The story of Akash Vani: Akash (Kartik Tiwari) and Vani (Nushrat Bharucha) meet at college, fall in love, finish college; Akash goes off to London; Vani has an arranged marriage to a horrible person; Akash and Vani meet again, fall in love again; implausible climax where this Bollywood film does what Bollywood films do best.
The story of Akash Vani (as we saw it): Two and a half hours that stretched into an eternity of mooning eyes and awkward silences and the camera's strange fixation for Nushrat Bharucha's face. Seriously, there are loo breaks aplenty to be found in this film, about 6-7 minutes at a stretch every time people stop talking.
Coming from the makers of Pyaar Ka Punchnama
, a film that was surprisingly astute about what makes relationships tick, Akash Vani scores just as well on the same front.
The problem lies in the fact that there is too much of it. Too much bubblegummy college romancing. Too much Sati Savitri
style sacrificial melodrama. And, definitely way too much time spent on introspection.
Akash Vani is a romance that goes beyond the rose tints of first love, into real life. In real life, sisters run away from their own weddings, and you're left with no choice but to go through with a hellish marriage to avoid blemishing your family's reputation. In real life, a spouse can abuse you in ways so insidious they seem silly when put into words. In real life, nothing is ever black or white.
Akash Vani could've been a wonderful film. It feels fresh. The dialogue is engaging, if you don't mind the slightly OTT feel of the '90s-style shayari
-type lines. The camera is generous to everything it sets its lens on, whether it be Dehradun, Delhi, or London. The lead pair make up with their performances for the lack of maturity of their looks. There is not a single character more than is absolutely necessary.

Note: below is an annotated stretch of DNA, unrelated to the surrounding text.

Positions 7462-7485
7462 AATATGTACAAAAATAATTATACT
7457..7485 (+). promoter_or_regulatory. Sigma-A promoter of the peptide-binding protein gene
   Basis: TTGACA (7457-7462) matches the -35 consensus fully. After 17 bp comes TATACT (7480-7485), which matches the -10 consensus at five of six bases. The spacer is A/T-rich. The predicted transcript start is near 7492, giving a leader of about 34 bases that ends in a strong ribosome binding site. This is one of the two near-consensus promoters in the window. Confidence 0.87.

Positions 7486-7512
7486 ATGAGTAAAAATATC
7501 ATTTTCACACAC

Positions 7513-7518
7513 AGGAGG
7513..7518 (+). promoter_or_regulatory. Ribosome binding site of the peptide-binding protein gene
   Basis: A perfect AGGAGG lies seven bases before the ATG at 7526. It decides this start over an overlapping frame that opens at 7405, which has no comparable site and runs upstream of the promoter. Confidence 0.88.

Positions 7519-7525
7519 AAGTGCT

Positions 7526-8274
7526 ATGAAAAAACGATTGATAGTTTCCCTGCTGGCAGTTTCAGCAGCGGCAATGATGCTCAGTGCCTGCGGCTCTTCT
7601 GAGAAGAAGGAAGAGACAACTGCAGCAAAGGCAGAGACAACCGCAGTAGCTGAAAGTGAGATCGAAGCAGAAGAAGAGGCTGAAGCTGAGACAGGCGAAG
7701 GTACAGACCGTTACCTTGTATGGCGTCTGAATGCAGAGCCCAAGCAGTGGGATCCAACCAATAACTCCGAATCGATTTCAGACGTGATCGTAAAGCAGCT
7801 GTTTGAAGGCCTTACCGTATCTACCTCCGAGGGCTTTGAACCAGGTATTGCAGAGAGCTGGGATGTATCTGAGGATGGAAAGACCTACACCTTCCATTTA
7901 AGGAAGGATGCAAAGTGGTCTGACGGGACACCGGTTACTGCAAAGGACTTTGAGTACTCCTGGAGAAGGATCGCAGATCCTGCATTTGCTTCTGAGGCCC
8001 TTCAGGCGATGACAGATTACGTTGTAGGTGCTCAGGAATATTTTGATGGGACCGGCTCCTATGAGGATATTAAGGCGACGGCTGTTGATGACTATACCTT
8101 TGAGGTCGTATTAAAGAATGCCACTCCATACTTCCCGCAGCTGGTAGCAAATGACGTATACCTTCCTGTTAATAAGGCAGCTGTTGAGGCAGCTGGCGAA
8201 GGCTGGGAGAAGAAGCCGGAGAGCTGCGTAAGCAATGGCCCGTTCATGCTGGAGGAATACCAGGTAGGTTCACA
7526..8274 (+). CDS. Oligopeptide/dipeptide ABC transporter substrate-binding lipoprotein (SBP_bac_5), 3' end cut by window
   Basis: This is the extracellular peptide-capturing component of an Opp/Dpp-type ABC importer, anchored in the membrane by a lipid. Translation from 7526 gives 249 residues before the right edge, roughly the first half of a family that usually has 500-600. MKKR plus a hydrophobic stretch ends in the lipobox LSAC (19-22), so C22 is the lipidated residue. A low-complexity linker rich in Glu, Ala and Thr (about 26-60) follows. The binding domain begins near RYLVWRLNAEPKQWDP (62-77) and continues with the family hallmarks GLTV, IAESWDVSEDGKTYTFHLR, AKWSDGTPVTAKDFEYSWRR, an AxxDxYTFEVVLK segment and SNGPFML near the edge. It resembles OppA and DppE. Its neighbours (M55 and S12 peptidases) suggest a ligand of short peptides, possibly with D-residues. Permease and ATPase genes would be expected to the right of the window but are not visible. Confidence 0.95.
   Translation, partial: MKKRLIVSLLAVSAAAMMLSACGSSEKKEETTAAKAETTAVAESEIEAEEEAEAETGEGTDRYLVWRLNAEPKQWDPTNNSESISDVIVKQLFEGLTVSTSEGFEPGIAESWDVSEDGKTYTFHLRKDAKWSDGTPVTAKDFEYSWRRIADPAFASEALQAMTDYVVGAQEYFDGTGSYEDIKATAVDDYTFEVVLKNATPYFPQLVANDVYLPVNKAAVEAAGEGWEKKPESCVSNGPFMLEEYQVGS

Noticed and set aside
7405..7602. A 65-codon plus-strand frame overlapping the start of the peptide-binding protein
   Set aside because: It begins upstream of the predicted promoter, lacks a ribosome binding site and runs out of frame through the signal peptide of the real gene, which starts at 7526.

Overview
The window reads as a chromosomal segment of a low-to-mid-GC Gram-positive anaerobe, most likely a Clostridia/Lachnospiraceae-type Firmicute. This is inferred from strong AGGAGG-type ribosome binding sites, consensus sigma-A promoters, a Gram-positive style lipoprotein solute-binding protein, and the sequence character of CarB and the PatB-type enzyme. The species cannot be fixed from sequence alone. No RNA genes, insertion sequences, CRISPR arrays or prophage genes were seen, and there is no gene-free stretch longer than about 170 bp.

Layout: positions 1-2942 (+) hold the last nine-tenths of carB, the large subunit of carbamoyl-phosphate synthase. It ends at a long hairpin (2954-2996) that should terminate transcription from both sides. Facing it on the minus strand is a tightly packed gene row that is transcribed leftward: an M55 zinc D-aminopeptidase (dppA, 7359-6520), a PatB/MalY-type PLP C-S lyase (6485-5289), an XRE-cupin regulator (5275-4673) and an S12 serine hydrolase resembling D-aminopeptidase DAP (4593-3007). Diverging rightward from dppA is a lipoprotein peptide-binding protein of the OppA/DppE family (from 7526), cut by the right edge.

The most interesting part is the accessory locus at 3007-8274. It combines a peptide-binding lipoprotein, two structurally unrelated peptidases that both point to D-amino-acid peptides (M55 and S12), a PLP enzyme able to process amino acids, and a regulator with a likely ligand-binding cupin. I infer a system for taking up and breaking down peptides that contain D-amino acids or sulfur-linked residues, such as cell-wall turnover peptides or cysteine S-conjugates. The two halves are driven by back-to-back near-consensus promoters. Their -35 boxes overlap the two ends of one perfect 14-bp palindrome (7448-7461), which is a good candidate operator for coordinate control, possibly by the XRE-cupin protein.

However, the same cannot be said of the screenplay. That
takes its own sweet time, like a dog that insists on stopping every once in a while to maybe bury a bone or something, while its master tugs insistently on the leash. The makers could've cut down the film's time by half, and come out with truly excellent cinema.
The attempt at portraying the suffocation caused by traditionally patriarchichal societies is genuine, and gets full marks for sincerity, if not for execution.
The music plays a big part in setting the mood, and is very pleasant.
Nushrat Bharucha shows promise, and would've made a much bigger impact is she didn't have to stare off into the space so much, while the camera focuses on her fine features. Kartik Tiwari is cute as hell, and has a really really tough time looking grown-up.
If a movie could get by on intentions alone, Akash Vani would score full points. However, movies, in order to work, also need to not be boring, at which this one fails miserably. You can watch the film once if you absolutely need your quota of icky and gooey in a cinematic world crowded with "thrillers" and "socio-fantasies" and other gore-fests. You would be wiser to wait for it to show up on TV, when in it would be easier for you to get up and leave every time you feel like dozing off.